A delightfully quirky children’s adventure

The problem with getting into your forties and beyond is that you inevitably need reading glasses.  I managed to lose mine for a whole day this weekend, but luckily I found them this morning – phew!  So yesterday I had to read with my old glasses (which are now perfect for computer work, but no good for small type).  I had to find something with bigger print to read, hence I picked out this book for children aged around 7+ from my daughter’s bookcase.

Hugo Pepper by Paul Stewart & Chris Riddell

My daughter and I are big fans of Chris Riddell’s Ottoline books. Indeed I’m a fan of Riddell’s wonderfully quirky and intricate illustrations in general – he currently does the Literary Review front cover each month (see right), and designed the cover for The Graveyard Book amongst others.  He has a very particular style, and his girl faces in particular are fab in an Alice in Wonderland meets Wednesday Addams sort of way with their high foreheads and intelligent stares.   So while I was familiar with him, I’d not yet read any of his collaborations with Paul Stewart, of which there are a growing number, including the bestselling Edge Chronicles.

Hugo Pepper is the third in another series called Far Flung Adventures, and it was an absolute delight.  The babe in arms Hugo was found in a crashed sledge by snowmen, who then left him on the doorstep of a reindeer herder couple in the Far North, who adopt him and bring him up.  Although he loves them dearly, when he’s about ten years old, the discovery of his parents’ wrecked sled leads him to seek his home. So he sets off on an adventure, eventually arriving in Firefly Square.  There he meets a whole group of family friends who are under siege from the new evil editor of the town newspaper which used to be edited by Hugo’s grandfather. It is now publishing scurrilous attacks on his friends to drive them out of town…

We meet weird and wonderful characters in this adventure – walking Mermaids, Lighthousekeepers, Pirates, Artisan tea-blenders and carpetweavers, a one-eared cat and lots of big footed snowmen.  If you like Lemony Snicket, you’ll definitely enjoy this tale and its illustrations; and if I’m honest, I’d love to read the rest of this series and more by this pair – even with my normal glasses!  (9/10) We bought this book.


10 thoughts on “A delightfully quirky children’s adventure

  1. This looks like a lot of fun, I shall look out for it. I can always pretend I’m buying it for my grandson. I see from the cover that it won the Golden Smarties award. Is that from the sweet maker?

  2. For children I’d start with the first in the series (Fergus Crane), but the order doesn’t really matter. Nestles who make smarties sponsor a children’s book award – so yes it is the sweet makers.

    • What I liked best is that the characters are all so wonderfully inventive – no-one is without a quirk, it just brings it totally alive.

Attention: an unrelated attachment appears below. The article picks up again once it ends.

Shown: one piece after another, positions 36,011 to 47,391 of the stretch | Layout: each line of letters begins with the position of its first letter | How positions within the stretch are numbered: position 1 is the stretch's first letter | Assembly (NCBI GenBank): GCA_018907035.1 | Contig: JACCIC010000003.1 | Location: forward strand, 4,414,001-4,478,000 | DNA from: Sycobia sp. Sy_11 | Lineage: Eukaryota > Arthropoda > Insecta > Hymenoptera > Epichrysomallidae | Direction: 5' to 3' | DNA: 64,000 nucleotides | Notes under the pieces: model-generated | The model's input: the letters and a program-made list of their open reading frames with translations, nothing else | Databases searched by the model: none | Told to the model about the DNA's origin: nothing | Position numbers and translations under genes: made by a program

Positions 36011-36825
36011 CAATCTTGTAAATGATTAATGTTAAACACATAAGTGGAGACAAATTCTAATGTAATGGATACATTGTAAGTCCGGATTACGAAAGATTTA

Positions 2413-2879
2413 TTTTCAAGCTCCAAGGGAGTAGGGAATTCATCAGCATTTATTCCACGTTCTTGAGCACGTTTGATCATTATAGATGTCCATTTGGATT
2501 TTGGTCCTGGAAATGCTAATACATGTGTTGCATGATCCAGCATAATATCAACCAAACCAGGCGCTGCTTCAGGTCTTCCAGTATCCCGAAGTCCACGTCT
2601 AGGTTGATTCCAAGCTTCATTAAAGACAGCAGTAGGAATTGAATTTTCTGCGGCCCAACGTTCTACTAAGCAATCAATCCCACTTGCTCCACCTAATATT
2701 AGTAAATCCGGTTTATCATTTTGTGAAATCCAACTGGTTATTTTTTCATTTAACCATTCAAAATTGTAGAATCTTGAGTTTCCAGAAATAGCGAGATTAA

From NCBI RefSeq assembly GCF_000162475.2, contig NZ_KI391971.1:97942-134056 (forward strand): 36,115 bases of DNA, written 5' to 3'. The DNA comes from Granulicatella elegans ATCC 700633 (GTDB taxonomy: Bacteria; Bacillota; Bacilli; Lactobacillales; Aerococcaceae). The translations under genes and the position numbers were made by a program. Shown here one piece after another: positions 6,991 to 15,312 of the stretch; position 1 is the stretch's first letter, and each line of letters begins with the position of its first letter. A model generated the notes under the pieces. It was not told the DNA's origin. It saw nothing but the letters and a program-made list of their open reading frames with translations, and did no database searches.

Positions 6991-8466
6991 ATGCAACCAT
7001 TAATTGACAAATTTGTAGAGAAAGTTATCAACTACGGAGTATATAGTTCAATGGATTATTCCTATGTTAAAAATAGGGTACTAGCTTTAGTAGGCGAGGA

3. I’m so glad you lost your reading glasses as now I’ve got even more ideas for what my children can read. My daughter loved Ottoline and the Yellow Cat – the illustrations are delightful and really enhance the reading experience. I really must pay more attention in class as I have a copy of The Graveyard Book which I read and really enjoyed but I didn’t realise that the cover was by the same illustrator even though I admired it. Thanks for the recommendation. 🙂

  4. There’s a third Ottoline book coming out in the autumn, and even though my daughter will be ten and they’re really for 7yr olds, she’s still desperate to read it. I think she bonds with Mr Monroe – they have similar amounts of hair!

    • I was surprised that Amazon reckoned Ottoline was for 9-12 year olds. My daughter (6) was very impressed that she could read them herself and we have the third Ottoline on our wishlist. Honestly, I can hardly keep up with all the book acquisitions in this household – still, what a lovely addiction to have!! 😉

  5. Here is my 62-year-old trick on reading glasses. Now that you know what strength you need, get ready to buy more (if they are just reading glasses you can buy them cheap at the chemist). Give them “homes” around your house so everywhere you do read there are glasses at hand. I have a large house and I get buy with five pairs, the oldest bought seven years ago and the most recent less than a year. Cost is about the price of two books, but all sets of glasses have read more than two score of books, so it is a good trade-off.

    • I’m sure it’ll come to that Kevin. My eyes are still in transition and one side is far worse than the others, so I don’t know if the off the shelf ones will work (I will check though!). Thanks for the advice.

  6. Pingback: Bookish Gifts for Older Children « Gaskella

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